Standing over a table of handguns similar to those recently seized by police, Mayor Stephanie Rawlings-Blake urged Baltimore residents Friday to help her lobby to increase jail time for those caught with illegal guns.
"We all know we need to do more," Rawlings-Blake said, as she called for state legislators to change current laws, which "support our culture of tolerance."
The city has seen a drop in gun crime in recent years. Last year ended with 223 homicides — the lowest number since the late 1980s, just before the rise in crack cocaine use contributed to a spike in crime rates across the country. Through December, nonfatal shootings had fallen nearly 40 percent since 2007.
But Rawlings-Blake, who was joined by Police Commissioner Frederick H. Bealefeld III, said to continue the progress, tougher gun laws are needed since 82 percent of all jail time imposed by the city's courts is suspended. Forty-four percent of the suspects in killings in 2010 had a previous gun arrest.
At the news conference, police had a Tech-9 and other handguns similar to three seized late Thursday afternoon from Michael Nichols, 32.
Bealefeld said Nichols was on probation for a previous handgun violation and has "a lengthy criminal record," which includes a string of felony convictions for assault, drug possession and distribution and illegal possession of firearms. He was sentenced to five years in prison in 2007 on a gun conviction and is on probation from an assault conviction, also in 2007, according to electronic court records.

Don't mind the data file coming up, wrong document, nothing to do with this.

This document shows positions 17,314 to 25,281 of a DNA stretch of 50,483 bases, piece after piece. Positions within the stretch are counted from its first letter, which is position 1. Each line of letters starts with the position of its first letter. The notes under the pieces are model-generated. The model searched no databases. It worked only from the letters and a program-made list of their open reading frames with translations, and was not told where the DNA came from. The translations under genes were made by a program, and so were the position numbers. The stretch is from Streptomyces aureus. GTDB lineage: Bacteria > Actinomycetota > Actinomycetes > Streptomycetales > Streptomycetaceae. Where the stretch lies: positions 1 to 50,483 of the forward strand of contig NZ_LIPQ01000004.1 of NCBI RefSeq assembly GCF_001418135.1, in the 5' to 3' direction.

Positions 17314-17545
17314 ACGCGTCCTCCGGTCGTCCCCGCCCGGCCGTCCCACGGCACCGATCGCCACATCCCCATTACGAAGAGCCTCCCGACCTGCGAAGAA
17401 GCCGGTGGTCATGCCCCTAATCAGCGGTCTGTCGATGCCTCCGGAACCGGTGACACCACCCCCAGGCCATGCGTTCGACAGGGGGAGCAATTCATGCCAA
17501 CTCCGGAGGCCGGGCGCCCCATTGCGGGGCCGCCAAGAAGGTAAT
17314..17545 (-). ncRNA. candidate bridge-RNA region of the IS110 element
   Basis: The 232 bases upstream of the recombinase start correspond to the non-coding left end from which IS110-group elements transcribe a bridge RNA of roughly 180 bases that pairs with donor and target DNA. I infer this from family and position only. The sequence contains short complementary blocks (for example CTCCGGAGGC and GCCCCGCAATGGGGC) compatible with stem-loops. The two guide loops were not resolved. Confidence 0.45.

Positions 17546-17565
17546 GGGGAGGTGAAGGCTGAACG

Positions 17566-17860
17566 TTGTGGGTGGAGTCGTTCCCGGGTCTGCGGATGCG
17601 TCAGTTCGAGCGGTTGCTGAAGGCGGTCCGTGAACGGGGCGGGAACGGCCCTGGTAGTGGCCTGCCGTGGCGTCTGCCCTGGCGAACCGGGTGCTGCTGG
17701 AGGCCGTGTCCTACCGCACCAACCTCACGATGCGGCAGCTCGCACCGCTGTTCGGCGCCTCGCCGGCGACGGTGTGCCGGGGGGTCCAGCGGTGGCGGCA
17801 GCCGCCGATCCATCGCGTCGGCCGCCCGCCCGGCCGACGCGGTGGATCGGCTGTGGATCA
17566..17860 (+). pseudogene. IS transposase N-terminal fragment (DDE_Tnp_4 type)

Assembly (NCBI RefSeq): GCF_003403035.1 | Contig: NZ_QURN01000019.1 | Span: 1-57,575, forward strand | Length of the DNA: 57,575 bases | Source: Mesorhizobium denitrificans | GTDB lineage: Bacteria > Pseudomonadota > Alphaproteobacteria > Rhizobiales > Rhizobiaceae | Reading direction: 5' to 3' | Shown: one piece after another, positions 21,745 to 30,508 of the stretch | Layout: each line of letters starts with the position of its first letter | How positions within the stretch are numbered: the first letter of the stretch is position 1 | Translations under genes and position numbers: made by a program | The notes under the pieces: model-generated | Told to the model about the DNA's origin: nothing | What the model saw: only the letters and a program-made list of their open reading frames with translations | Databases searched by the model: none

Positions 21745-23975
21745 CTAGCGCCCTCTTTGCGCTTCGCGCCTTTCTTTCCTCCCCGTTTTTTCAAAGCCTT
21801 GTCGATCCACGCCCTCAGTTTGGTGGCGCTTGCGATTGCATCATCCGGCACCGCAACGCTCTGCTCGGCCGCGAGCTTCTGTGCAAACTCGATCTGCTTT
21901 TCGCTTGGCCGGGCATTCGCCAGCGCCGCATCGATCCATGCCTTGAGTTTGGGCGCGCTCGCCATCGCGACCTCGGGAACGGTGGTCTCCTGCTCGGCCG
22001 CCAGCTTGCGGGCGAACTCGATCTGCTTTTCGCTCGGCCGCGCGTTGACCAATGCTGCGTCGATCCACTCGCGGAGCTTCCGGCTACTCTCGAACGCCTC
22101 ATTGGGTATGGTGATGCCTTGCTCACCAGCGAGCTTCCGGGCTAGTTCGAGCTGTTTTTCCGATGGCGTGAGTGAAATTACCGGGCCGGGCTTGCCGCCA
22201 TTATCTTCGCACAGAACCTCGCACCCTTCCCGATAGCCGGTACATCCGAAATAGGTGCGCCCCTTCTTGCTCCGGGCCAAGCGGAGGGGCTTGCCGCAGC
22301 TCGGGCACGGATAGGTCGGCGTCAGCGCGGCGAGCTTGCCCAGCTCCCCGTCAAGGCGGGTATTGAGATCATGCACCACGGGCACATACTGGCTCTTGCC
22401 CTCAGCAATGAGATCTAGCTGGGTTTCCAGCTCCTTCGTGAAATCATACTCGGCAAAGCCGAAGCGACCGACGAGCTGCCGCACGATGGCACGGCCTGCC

A witness called police and reported seeing Nichols carrying a weapon, police said. Charging documents say police chased Nichols as he tried to flee and also found a bag of suspected marijuana.
Nichols, of the 1600 block of Bentalou St., later told police he was keeping the TEC-9 "hidden in his mother's basement in a tool box," the documents said.
The commissioner also thanked the person who called police and urged others to do the same if they witness anything suspicious.
"We will respond," he said. "We will arrest them. And we will get the guns out of your community."
City officials have pushed repeatedly for tougher laws in Annapolis. An effort in 2009 to curtail "good-time credits" for people serving time for illegal guns stalled in the state Senate.